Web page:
There seems to be an attitude of, “You’re past menopause, you’re not making babies anymore, what does it matter?” said Sharon J. Parish, a professor of medicine in clinical psychiatry and of clinical medicine at Weill Cornell Medical College.
James Simon, clinical professor at George Washington University and a past-president of both the International Society for the Study of Women’s Sexual Health and NAMS, said “a lot more money” is available for research into men’s sexual health and “where there’s money, you have direct-to-consumer advertising. You have additional research and development. You have glitzy ads and promotions, et cetera., this is not a new subject for men or men’s sexual health.” Viagra, he said, which men can take for their sexual performance issues, just had its 23rd birthday.
He added, “I think women’s sexual health has been largely neglected or put aside or denigrated or minimized because it took more time, was harder to measure, had less money and cachet involved, and it was easy for many in the medical community to do that, and women did not, and still to some degree, do not demand more, and that allows this to perpetuate.”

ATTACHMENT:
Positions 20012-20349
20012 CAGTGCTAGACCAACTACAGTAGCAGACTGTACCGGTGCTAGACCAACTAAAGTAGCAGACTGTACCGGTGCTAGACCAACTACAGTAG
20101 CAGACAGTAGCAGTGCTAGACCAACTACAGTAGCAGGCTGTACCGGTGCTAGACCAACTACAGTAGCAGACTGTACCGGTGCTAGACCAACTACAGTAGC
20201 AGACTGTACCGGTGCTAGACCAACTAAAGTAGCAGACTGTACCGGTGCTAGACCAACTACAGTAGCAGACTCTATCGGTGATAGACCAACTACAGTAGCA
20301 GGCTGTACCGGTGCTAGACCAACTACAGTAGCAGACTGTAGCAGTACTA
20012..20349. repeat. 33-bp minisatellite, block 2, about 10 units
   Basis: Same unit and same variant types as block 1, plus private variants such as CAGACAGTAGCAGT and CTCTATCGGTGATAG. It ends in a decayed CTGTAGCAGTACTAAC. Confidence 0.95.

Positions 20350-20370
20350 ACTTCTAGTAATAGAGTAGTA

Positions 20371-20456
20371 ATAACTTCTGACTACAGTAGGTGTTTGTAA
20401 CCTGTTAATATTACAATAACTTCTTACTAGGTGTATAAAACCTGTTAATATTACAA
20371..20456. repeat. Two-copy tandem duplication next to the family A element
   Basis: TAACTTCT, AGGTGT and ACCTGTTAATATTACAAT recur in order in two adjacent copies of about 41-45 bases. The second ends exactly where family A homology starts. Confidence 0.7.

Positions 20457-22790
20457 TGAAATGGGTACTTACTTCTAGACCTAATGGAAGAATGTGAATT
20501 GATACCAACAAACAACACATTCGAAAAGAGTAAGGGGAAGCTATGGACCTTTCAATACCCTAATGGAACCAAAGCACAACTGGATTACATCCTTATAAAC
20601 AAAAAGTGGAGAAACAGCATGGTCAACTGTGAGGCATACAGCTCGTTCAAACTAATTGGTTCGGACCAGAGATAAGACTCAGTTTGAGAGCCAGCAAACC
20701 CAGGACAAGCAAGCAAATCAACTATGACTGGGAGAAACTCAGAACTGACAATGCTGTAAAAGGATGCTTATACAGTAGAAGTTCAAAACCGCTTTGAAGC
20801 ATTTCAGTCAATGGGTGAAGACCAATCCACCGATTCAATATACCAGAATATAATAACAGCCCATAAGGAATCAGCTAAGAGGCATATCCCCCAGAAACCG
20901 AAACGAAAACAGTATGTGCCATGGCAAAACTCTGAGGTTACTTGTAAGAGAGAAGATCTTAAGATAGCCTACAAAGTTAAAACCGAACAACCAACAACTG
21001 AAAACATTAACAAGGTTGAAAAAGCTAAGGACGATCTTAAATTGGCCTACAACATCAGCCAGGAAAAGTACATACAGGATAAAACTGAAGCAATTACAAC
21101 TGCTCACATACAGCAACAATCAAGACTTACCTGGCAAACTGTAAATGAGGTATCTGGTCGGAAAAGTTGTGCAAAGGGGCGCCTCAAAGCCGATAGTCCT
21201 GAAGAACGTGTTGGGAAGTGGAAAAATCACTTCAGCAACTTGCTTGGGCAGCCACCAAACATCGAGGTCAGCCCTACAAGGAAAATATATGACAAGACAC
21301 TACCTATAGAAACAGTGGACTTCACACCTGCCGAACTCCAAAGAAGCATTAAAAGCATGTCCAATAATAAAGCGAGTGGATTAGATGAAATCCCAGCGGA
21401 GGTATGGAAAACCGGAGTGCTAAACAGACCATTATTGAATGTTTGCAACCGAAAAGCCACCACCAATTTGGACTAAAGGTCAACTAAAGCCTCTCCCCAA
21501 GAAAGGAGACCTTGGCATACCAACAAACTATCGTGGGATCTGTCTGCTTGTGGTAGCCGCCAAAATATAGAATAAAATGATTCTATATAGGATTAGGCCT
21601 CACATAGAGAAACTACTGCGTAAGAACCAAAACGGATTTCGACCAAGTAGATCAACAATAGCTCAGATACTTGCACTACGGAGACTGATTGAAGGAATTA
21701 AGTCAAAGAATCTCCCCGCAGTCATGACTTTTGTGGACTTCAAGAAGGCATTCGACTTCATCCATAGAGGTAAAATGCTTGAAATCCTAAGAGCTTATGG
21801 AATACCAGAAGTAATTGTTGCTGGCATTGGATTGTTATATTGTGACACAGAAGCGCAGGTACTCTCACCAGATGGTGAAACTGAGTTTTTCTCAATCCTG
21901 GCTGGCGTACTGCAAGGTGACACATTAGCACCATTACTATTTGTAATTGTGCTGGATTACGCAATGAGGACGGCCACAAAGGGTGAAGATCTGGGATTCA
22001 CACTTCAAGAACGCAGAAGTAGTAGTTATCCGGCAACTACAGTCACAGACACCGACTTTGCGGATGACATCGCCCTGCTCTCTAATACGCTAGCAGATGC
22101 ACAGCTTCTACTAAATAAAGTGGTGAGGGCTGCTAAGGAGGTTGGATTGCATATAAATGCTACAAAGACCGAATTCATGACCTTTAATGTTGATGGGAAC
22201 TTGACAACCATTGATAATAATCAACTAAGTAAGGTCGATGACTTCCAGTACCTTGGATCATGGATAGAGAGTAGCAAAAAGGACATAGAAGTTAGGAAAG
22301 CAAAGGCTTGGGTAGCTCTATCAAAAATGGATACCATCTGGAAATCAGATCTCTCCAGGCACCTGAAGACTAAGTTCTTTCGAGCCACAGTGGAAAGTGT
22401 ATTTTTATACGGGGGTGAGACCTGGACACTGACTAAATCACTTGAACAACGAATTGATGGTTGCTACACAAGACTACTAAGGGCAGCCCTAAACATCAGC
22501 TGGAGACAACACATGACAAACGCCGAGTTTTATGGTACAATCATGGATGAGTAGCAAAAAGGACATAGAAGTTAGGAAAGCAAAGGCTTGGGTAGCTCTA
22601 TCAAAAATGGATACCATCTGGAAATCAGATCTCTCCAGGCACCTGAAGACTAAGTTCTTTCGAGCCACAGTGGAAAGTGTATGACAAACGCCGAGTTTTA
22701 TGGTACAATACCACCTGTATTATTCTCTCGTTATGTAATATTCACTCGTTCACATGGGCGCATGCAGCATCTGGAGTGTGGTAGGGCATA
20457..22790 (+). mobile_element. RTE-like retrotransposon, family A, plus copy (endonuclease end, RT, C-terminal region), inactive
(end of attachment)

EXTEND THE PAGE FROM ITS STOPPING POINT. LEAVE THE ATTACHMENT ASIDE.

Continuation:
Six months later, when I saw my gynecologist and said that I was using pellets, she looked alarmed and advised me to get off them as soon as possible. “They’re scary,” she told me and referred me to a recent article and study about worrisome side effects, among them mood swings, abnormal uterine bleeding and also greater likelihood of having to undergo hysterectomy when on the hormonal therapy.
Where you get into trouble is when women are given super high doses of testosterone.
“Keeping the total testosterone in the physiologic range, closer to where women were pre-menopause, without exceeding that level and giving excess testosterone, is the goal,” Parish said. “Pellets are extremely problematic; we don’t support those, because they result in what’s called super-physiologic ranges and can result in toxicity, and we don’t have safety data supporting that.”
Susan R. Davis, an endocrinologist and director of the Women’s Health Research Program in the School of Public Health and Preventive Medicine at Monash University in Melbourne, Australia, said instead of pellets women seeking help “would be better off using a testosterone gel or equivalent that’s approved for men and using a micro dose or a fraction of the dose. . . .
“You can do a blood test to make sure [a woman] is not going over the female limit,” she added. “You can vary the dose, and you can cut back the dose if she starts getting side effects” — unlike pellets, which stop working only after they’ve slowly disintegrated. Once a pellet has been inserted, it’s very hard to get it out if an issue develops.